The Swedish state phased out its stockpiles of tinned meat at the end of the 1990s.
The Swedish Board of Agriculture then sold 1.5 million kilograms of the meat, which dates back up to 27 years, to a Swedish trading company.
The meat was offloaded on the condition that it could only be sold as food outside of the European Union. Within the EU it could be classified only as animal feed.
The meat was since sold to Poland and has found its way onto the tables of unsuspecting diners in Polish restaurants.
The tinned meat’s recommended durability was fixed at ten years.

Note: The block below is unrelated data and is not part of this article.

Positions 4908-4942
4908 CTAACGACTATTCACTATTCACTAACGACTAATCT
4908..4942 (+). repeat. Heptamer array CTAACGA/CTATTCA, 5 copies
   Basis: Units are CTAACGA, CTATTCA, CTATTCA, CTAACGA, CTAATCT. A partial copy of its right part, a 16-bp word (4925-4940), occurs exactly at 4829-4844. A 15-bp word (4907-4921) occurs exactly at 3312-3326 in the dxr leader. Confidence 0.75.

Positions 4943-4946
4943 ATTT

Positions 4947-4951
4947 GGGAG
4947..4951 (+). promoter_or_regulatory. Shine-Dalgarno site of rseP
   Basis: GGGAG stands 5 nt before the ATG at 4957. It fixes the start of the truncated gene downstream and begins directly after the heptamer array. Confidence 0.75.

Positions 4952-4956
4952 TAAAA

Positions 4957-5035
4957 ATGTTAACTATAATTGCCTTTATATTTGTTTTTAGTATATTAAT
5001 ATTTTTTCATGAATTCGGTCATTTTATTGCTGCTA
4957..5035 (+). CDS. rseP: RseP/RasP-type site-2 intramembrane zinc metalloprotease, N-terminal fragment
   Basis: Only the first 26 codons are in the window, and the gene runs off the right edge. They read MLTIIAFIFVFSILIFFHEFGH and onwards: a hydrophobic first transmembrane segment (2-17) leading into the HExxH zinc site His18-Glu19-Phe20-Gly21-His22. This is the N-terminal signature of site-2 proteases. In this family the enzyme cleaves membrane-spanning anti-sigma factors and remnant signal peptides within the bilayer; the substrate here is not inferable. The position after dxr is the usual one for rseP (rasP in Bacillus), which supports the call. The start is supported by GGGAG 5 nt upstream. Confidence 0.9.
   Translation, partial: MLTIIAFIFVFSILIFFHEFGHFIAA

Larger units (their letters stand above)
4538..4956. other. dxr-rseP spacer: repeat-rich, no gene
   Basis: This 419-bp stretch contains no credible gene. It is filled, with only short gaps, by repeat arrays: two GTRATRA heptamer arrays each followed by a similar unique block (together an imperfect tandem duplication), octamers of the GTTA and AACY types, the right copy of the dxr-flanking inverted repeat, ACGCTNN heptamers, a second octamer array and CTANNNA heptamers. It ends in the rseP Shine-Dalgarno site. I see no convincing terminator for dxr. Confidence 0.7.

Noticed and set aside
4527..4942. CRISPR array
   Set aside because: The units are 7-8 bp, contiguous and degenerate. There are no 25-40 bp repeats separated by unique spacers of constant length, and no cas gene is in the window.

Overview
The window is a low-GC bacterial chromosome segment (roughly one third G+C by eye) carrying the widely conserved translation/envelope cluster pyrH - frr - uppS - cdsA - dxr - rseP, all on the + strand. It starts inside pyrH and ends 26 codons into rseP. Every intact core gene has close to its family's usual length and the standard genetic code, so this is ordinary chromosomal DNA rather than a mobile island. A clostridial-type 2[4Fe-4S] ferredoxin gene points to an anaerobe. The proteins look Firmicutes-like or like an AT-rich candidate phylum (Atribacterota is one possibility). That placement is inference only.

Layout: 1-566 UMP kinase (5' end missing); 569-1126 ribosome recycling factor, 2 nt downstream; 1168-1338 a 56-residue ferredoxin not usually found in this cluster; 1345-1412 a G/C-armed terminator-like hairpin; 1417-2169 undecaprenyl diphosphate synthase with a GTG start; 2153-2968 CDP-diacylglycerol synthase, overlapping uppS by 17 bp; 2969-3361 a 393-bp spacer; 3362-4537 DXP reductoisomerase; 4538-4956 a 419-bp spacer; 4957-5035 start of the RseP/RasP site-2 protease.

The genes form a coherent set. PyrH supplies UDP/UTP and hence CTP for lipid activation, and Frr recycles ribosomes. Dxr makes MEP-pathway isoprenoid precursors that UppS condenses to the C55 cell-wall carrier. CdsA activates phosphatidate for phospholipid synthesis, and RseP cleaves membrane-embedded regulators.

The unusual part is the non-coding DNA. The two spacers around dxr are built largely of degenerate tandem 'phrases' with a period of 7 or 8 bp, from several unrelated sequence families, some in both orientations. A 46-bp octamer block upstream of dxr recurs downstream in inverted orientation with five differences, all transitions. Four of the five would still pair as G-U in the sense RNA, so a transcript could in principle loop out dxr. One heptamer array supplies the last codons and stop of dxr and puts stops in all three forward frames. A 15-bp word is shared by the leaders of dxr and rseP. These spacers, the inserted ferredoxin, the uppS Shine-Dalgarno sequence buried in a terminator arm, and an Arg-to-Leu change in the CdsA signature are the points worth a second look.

Laboratory tests carried out on behalf of SvD and the Polish television programme Uwaga have found that the cans do not contain bacteria, and thereby meet EU regulations.
But further analysis at the agricultural college in Warsaw has shown that the tinned meats and minced meat mix are in varying states of rancid decay.
“When we opened the cans the freeze-dried meat smelt like fish. The fat in the cans had become rancid,” Maria Walczyka, responsible for the testing, told SvD.
“By eating this meat you run the risk of being poisoned,” she warned.
According to the agriculture board’s conditions of sale, had the meat not been re-sold as food for humans or animal feed by March 2002 then it should have beeen destroyed.
But according to the newspaper these conditions were later changed and there remain stocks of the Cold War-era meat in storage in Gothenburg harbour waiting for export.